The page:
Below is a listing of available commands. Note that most of the Grid Engine specific commands (csub, cstat, etc.) take the same arguments and output the same information as their Grid Engine counterparts, but there are some important differences, highlighted below.

cacct

Behaves like the Grid Engine “qacct”, but takes the following additional arguments:

Argument Description
-c [clustername] Only display output for the given cluster.

cdel

Like Grid Engine’s “qdel”, with these additional arguments:

Argument Description
-c [clustername] Only delete jobs from the given cluster (required when deleting jobs by jobid or taskid.
-cid [submission_id] Delete all jobs with the given CycleSubmissionId (this value is unique even across clusters – see csub command for more details)

chost

Like Grid Engine’s “qhost”, with these additional arguments:

Argument Description
-c [clustername] Only display output for the given cluster.

cstat

Like Grid Engine’s “qstat”, with these additional arguments:

Argument Description
-c [clustername] Only display output for the given cluster.
-cid [submission_id] Only display output for the given CycleSubmissionId.

csub

csub can be used to submit Like Grid Engine’s “qsub”, with these additional arguments:

Argument Description
-c | -cluster [cluster_name] Submit directly to the given cluster.
-ac applications=[app1,app2,..] Only submit to clusters with all applications in the comma-separated list.

croute

Takes the same arguments as csub, but can be used to determine what cluster(s) a job will run on without performing an actual submission. Outputs the result of the routing decision.

initialize

Initializes the SubmitOnce CLI by configuring ~/.cycle/config.ini automatically and running the setup_clusters command.

If no clusters have been configured for SubmitOnce the user will be prompted to add their home cluster.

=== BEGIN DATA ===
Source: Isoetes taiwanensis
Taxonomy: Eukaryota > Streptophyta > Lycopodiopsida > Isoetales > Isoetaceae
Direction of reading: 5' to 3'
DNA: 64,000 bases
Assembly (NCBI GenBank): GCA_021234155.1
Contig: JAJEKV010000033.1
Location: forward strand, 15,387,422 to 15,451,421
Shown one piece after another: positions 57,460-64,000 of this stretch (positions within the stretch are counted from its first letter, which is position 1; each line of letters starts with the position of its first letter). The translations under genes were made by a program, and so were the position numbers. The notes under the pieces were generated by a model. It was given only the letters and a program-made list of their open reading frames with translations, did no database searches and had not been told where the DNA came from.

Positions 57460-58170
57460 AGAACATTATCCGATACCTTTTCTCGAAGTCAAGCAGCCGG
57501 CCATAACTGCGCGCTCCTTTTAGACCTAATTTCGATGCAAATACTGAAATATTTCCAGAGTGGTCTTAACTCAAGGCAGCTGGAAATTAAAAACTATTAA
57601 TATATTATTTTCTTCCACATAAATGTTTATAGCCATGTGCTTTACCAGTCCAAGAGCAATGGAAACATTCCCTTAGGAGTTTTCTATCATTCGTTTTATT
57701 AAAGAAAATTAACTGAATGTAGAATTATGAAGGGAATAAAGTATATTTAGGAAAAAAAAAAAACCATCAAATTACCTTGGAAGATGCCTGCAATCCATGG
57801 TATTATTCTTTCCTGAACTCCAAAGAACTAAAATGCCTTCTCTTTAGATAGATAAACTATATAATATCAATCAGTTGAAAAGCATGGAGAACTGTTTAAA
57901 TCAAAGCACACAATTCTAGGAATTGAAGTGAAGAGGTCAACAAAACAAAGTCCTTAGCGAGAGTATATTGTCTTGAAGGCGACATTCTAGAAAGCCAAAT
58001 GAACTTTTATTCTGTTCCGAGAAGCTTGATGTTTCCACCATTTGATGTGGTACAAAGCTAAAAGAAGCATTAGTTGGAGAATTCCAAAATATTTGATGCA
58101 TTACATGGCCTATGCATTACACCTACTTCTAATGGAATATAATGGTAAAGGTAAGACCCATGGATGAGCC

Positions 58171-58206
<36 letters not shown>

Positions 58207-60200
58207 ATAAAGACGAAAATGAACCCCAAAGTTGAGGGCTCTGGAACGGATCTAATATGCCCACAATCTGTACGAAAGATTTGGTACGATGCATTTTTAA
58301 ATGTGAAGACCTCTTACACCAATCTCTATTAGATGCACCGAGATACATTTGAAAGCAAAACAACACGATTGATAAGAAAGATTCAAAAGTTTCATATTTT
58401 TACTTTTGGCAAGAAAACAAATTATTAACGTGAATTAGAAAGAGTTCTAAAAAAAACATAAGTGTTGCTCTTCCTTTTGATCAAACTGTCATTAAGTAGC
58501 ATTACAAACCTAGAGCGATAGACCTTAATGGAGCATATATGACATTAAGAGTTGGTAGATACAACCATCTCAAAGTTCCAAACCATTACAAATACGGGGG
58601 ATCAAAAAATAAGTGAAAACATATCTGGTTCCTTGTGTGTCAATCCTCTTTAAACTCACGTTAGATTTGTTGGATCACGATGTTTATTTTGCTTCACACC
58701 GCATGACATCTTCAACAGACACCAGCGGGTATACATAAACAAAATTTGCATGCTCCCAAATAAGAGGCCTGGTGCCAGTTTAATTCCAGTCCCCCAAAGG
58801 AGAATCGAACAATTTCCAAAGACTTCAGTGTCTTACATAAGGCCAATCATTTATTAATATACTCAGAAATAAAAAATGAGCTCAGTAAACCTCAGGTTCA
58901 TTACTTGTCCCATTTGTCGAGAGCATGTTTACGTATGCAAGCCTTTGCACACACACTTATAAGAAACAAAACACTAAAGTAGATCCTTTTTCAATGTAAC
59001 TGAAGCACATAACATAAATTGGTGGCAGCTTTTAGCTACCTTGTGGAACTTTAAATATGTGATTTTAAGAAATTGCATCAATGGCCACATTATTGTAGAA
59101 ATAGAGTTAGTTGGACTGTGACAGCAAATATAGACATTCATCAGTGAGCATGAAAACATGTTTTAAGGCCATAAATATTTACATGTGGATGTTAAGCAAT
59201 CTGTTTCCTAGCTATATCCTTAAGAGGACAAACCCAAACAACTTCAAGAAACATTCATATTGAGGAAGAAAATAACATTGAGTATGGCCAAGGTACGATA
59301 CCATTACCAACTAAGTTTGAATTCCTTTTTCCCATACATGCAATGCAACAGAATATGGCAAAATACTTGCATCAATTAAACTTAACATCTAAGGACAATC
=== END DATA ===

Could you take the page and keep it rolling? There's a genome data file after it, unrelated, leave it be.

add_cluster CLUSTER_NAME

Configures a cluster with name CLUSTER_NAME for use as a SubmitOnce target cluster.

The add_cluster command requires access to the SubmitOnce functional user account’s (cycle_server’s) private key or the path to the functional user’s private key on the CycleServer host.

setup_clusters

Tests SSH connectivity to each cluster in your environment and assists in setting up any clusters that fail this test (by prompting for an SSH key and/or password).

show_jobs

Shows a scheduler-agnostic listing of jobs, including submission ids and the scheduler’s job id.

Examples

Below you will find various examples of using the SubmitOnce Grid Engine tools to submit, view and manage jobs. In these examples, there are two clusters, one named “internal” which simulates your local Grid Engine cluster and a second named “external” that simulates a remote cluster that you want to be able to take advantage of. Think of the “internal” cluster as your own physical datacenter and that the “external” cluster as a larger remote HPC environment (such as one of your remote datacenters or a CycleCloud cluster). Both clusters use a shared filesystem for home directories, any job submission will be from subdirectories of $HOME.

The following diagram shows the clusters used in the example.

Example Clusters

https://docs.cyclecomputing.com/wp-content/uploads/2018/04/example_cluster_diagram-1.png